12 treatment with prucalopride 2 mg compared with 10.6% of people treated with placebo after 14 weeks. After 112 weeks, 23.8% of people treated with prucalopride 2 mg reached the primary outcome compared with 11.4% of people treated with placebo The ERG was uncertain whether the population in the trials reflected the population covered by the marketing authorisation or decision problem for prucalopride. It noted that in the three pivotal trials, 17% of people at baseline answered that they had found their previous laxative treatment adequate and may not have been eligible for the trials (that is, not laxative refractory). The ERG further considered that people who have one or two bowel movements per week while on laxative treatment were likely to be having beneficial effects from laxatives and therefore their constipation may not have been refractory to laxatives. It also considered that any two of the criteria used alone by the manufacturer to describe chronic constipation (section 3.1 above) would be unlikely to be sufficient evidence of treatment failure with laxatives The ERG considered that the comparator used in the pivotal trials (placebo plus rescue medication with bisacodyl) did not represent standard clinical practice for chronic constipation. It suggested that a more appropriate comparator would have been a variety of oral laxative treatments, at the discretion of the treating clinician. It further commented that the manufacturer's submission did not consider some of the comparators outlined in the decision problem, including invasive procedures (such as rectal interventions) and bowel surgery The ERG assessed the manufacturer's cost-effectiveness analysis and considered its methodological approach acceptable. It noted that the manufacturer's decision to exclude the cost of the comparator from the analysis was conservative. However, the ERG was concerned that precise details of the trials used to inform the inputs in the economic model were not given or did not fully correspond with those described in the manufacturer's submission. It noted that five trials used for the economic model (PRU-INT-1, PRU-INT-2, PRU-USA-3, PRU-FRA-1 and PRU-GBR-4) were not fully described in the submission. NICE All rights reserved. Last modified December 2010 Page 12 of 38

13 3.22 The ERG noted that quality of life data from PAC-QOL and PAC-SYM scores were mapped to the EQ-5D using SF-36 scores obtained from the trials. The ERG was concerned that the SF-36 data did not directly contribute to EQ-5D scores, even though these results were available from the trials, and no sensitivity analysis was undertaken by the manufacturer to test the impact of using SF-36 results The ERG noted that the manufacturer's model only allowed for variation in the response rate and mean treatment rates to be analysed. It also noted that no explicit allowance was made for withdrawal from treatment at any time after 4 weeks and that the assumption that the last measured QALY gain was sustained for the rest of the year was not tested in the model The ERG noted there were more adverse events in the prucalopride arms than in the placebo arms of the trials. It was concerned that adverse events, including rare events, and their associated costs were not included in the model The ERG ran the manufacturer's model using alternative scenarios and assumptions including the following: Assuming that people who responded to treatment with prucalopride would receive treatment for a mean of 220 days or 365 days. Using response rates taken from pooled trial estimates at week 4 calculated in the effectiveness review. Allowing for the possibility that adverse events may be higher in the prucalopride arm than the placebo arm by increasing costs by 5% and reducing QALY gain by 5% in the prucalopride arm. Reducing the effectiveness (QALY) of prucalopride and placebo uniformly by 25%, 50% and 75% to allow for possible variation in the regression method used to calculate the QALYs. The ERG concluded that the results from its sensitivity analysis were not significantly different from those provided by the manufacturer. NICE All rights reserved. Last modified December 2010 Page 13 of 38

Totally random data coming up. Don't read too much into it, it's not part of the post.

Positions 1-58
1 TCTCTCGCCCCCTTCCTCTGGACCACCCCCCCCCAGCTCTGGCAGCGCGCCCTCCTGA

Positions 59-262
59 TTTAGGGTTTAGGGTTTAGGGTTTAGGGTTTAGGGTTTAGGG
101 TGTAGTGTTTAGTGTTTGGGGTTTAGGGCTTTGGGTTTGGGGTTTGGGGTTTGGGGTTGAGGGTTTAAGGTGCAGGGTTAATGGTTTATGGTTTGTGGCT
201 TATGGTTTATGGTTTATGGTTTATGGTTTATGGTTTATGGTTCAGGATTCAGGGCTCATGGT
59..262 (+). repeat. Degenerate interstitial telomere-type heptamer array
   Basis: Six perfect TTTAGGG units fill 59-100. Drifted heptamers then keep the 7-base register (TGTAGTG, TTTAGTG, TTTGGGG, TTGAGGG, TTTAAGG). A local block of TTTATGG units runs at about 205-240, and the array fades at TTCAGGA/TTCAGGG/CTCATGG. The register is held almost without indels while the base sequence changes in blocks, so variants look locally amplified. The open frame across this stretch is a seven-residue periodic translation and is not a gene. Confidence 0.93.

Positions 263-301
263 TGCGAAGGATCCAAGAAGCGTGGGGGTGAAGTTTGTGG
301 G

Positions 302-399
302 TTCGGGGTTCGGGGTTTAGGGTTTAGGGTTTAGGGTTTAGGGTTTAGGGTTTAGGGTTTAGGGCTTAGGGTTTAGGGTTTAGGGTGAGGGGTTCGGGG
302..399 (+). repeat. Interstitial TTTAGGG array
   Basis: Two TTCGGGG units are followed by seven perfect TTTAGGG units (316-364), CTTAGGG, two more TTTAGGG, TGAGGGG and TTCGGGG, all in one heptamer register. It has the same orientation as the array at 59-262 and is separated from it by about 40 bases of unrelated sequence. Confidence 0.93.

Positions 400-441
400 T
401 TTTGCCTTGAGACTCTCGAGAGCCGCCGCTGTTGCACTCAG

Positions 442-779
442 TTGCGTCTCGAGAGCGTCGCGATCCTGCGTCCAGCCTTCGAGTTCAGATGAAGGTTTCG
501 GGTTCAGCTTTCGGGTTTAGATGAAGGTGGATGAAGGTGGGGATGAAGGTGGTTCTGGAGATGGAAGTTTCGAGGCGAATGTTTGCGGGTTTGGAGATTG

14 3.26 Full details of all the evidence are in the manufacturer's submission and the ERG report. NICE All rights reserved. Last modified December 2010 Page 14 of 38